Monday, December 16, 2013

The Hobbit: The Desolation of Smaug

Alternate Title:  Dragoncon (say it aloud)

One sentence synopsis:  Bilbo Baggins, Thorin Oakenshield, and the Quest for Erebor approach their destination and encounter Smaug the Terrible.

Things Havoc liked:  The decision to make the Hobbit into a film at all was a contentious move among nerds, as was the decision to divide it in three. I quite liked the first Hobbit film, indeed I put it on my best-of-the-year list (albeit at number 10), but there were a large number of people who did not, some for reasons I found valid and some for reasons I found stupid. My own issues with the film concerned its length, which at risk of spoiling the next section, remains an issue in this film, and also with its pacing, which does not.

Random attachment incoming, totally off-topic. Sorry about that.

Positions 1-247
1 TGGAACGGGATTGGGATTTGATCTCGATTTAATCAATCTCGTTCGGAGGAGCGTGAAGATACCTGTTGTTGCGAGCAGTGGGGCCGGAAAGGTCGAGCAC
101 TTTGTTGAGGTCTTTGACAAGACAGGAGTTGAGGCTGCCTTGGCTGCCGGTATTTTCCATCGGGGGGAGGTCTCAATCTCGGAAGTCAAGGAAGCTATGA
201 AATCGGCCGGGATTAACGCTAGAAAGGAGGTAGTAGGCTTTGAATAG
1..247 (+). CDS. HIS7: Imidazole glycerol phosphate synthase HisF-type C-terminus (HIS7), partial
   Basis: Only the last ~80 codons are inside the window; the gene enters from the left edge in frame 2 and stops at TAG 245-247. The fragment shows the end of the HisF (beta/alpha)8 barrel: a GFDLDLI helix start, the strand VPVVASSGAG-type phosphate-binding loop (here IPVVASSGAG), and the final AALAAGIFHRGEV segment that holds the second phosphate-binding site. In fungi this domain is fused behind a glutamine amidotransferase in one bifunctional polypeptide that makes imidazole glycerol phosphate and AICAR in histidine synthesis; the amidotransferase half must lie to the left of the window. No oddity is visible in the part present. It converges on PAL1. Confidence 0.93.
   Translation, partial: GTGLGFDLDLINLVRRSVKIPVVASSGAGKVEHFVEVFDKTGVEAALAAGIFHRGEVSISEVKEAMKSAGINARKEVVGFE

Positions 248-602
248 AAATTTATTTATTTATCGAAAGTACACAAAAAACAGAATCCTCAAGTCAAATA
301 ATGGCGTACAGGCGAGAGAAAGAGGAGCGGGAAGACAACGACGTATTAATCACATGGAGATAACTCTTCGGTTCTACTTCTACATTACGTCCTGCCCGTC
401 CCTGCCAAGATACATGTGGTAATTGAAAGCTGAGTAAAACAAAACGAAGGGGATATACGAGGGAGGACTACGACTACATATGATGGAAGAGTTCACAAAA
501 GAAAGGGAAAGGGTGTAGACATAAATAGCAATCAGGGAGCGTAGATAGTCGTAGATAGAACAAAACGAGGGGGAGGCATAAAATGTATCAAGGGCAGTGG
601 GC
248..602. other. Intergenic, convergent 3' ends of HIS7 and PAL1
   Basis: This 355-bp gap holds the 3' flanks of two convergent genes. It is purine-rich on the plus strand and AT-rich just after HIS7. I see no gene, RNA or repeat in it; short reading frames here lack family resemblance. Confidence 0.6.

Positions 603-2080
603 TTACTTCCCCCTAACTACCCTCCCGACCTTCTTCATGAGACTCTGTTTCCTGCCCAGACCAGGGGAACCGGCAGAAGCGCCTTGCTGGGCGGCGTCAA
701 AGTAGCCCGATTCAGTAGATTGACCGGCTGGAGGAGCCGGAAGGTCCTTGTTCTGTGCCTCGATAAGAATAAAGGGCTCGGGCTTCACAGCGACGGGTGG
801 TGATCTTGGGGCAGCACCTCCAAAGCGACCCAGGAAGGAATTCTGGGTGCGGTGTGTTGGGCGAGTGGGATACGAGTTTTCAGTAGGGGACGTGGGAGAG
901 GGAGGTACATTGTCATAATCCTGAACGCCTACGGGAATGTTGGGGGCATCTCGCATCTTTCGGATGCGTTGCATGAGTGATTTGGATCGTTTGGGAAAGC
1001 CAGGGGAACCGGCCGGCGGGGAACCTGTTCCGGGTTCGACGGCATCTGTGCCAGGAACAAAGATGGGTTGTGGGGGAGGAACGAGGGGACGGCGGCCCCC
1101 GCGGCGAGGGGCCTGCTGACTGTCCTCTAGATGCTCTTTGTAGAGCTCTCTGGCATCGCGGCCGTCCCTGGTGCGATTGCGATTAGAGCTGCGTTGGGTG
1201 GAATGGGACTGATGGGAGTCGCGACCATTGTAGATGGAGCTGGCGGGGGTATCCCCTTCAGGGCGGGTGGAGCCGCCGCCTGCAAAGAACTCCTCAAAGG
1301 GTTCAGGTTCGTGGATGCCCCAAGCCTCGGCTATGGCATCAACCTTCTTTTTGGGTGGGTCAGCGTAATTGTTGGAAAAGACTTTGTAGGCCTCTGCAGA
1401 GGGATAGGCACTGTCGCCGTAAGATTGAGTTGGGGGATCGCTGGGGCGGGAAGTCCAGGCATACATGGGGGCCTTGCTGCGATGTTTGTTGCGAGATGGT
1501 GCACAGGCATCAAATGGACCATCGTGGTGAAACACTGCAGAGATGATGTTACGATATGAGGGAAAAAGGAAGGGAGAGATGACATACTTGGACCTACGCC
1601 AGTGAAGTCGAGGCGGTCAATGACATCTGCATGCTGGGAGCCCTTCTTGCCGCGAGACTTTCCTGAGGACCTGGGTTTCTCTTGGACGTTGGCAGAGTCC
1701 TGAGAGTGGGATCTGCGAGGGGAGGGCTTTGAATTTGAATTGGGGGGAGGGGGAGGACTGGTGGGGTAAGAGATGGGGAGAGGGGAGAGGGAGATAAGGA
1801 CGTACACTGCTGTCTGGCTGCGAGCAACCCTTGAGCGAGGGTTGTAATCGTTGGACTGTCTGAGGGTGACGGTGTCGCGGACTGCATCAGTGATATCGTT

Now on the final stretch of their journey, the company of Dwarves and a Hobbit find themselves confronted by the Elf fastness of Mirkwood, the sealed floating city of Laketown, and Erebor itself, complete with dragon. Bereft of the need to introduce the main cast (with a few new-come exceptions), this movie can dive straight into the meat of the subject, as Thorin and company are beset by giant spiders, orcish raiders, and insular Elves led by Thranduil, King of Mirkwood, and his son, Legolas. Fortunately, the Dwarves are in the company of Bilbo, who has proven a quick study after his education-by-fire in adventuring last time around. Bilbo here is a completely different hobbit than the one who set out at Bag End, competent, cool and collected in even the most chaotic of circumstances. Bilbo was one of my favorite parts of the last film, as he was a hobbit totally unlike the previous hobbits we'd seen, a rational, reasonable man in a world that outsized him considerably. All of these qualities are retained by Martin Freeman in this film, but rather than repeat themselves through Bilbo's previous character arc, this time Bilbo is a practiced adventurer, dueling with giant spiders, stealing from elven lords, and even confronting dragons out of a sense of obligation and having already seen a lifetime worth of excitement. Bilbo is, as is right for the series, my favorite character in this film as much as the last one, as he meets every challenge with ingenuity and expertise, building off of the place we last left him, buoyed by the ring, his own confidence, or some inner store of strength that allows him to approach the patently lethal situations he gets himself into with the knowledge that he has actually somehow already seen and been through worse.